FEDERAL BUDGET 2010: IT sector to win from $466.7 million e-Health initiative

The IT sector is set to receive a boost from the Government with the introduction of a new electronic health records scheme, designed so patients and health providers can check medical histories online.

The industry has called for the introduction of an electronic health record scheme for years, with several businesses saying the Government could reduce waste and expenditure by rolling out such a project.

The Government has set aside $466.7 million over the next two years for the scheme, which it claims will improve patient safety and help cut waste and duplication within the health system.

The new electronic health record scheme will provide summaries of patients’ health information, including medications and test results, secure access for patients and health care providers to their own records and a strong amount of protection to maintain privacy.

Health minister Nicola Roxon said in a statement the project will allow health providers to access the same set of records for the same patient, regardless of their location.

“Patients for the first time will be empowered with easy-to-access information about their medical history… allowing them to make informed choices about their healthcare.”

“They will be able to present for treatment anywhere in the country, and give permission for health professionals to access their relevant history at the touch of a button.”

Roxon also said the Government will put in place stringent controls for the scheme to ensure records are not tampered with.

The benefits of such a scheme, she said, will see fewer patients diagnosed to hospital beds due to linked medication errors. Currently about 2-3% of admissions in Australia are due to these errors, which costs the health system about $660 million each year, while 8% of medical errors are caused by inadequate patient information.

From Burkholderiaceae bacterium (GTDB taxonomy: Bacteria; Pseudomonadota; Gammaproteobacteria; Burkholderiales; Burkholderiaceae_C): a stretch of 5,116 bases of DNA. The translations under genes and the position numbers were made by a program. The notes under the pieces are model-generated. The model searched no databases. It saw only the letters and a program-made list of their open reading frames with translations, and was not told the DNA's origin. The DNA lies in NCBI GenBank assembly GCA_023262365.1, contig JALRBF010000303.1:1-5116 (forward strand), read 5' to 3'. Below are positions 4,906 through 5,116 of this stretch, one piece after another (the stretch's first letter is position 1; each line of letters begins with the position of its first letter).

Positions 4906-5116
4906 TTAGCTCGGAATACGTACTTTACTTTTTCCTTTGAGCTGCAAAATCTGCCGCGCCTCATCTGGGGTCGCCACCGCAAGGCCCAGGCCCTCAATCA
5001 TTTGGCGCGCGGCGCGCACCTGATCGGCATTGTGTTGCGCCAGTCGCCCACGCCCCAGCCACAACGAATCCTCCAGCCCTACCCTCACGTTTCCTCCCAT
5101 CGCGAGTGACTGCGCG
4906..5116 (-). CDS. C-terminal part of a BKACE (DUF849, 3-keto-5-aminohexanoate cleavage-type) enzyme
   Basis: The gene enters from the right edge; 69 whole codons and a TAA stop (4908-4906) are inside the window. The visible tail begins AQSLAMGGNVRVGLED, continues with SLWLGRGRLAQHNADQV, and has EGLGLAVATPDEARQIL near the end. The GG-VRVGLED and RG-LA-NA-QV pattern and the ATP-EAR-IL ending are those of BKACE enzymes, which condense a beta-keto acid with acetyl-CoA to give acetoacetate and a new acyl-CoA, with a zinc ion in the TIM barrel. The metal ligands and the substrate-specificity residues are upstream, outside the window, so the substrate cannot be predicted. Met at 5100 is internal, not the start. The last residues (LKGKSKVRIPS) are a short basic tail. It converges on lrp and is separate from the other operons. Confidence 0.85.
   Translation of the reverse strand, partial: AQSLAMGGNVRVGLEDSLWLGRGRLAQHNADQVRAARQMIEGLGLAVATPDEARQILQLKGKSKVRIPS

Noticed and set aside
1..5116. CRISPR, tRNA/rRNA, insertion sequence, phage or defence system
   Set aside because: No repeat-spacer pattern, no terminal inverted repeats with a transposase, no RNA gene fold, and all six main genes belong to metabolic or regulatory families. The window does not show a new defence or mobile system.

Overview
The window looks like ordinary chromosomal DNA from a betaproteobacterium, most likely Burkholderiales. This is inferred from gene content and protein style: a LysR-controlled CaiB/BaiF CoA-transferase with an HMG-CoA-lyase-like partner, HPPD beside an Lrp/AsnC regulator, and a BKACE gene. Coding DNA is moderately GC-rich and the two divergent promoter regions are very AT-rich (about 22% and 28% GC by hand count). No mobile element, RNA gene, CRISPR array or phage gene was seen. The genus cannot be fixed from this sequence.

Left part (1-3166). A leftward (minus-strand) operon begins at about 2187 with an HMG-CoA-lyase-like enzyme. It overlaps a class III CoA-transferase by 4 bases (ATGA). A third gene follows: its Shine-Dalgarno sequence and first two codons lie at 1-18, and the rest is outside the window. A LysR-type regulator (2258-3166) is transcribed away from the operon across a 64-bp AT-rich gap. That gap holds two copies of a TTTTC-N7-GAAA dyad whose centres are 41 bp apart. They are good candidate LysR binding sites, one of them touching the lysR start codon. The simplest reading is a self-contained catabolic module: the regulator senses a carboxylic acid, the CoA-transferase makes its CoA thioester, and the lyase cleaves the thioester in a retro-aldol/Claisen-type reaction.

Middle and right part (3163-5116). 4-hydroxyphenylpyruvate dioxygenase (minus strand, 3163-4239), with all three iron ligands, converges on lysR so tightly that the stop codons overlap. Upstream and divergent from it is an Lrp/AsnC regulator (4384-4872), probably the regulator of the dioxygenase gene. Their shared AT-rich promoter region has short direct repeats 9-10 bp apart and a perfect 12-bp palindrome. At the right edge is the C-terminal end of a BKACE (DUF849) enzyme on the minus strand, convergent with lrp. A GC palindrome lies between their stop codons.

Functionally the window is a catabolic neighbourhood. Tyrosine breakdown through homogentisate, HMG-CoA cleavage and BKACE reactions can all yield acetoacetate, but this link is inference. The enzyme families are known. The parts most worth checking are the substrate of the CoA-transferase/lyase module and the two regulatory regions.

“Clear, quickly available information will reduce such incidents, avoid unnecessary tests and save scarce health resources,” she said.

Patients will be provided with a 16-digit PIN in order to access personal records. Implementation will begin by targeting certain groups which will benefit the most from such a scheme, specifically the elderly and those suffering from chronic and rare diseases.

The electronic records scheme is just one of several health benefits announced in the Budget, with others including:

  • The health reform initiatives announced earlier this year which will see the Government fund up to 60% of all public hospital costs.
  • $355 million in new funding for 23 GP Super Clinics and 425 upgrades.
  • $417 million for after-hours services and the establishment of Medicare Local bureaus.
  • $523 million over the next four years for training nurses, including $390 million to help use current nurses in a more efficient way.
  • A further 300 registered nurse scholarships and 600 enrolled nurse training places.
  • $3.5 billion for public hospitals.
  • $1.2 billion over four years to improve access to GPs.
  • $533 million over five years to improve access to aged care.
  • $104 million for mental health programs for young people.
  • $1.2 billion in the next four years for training more health professionals.

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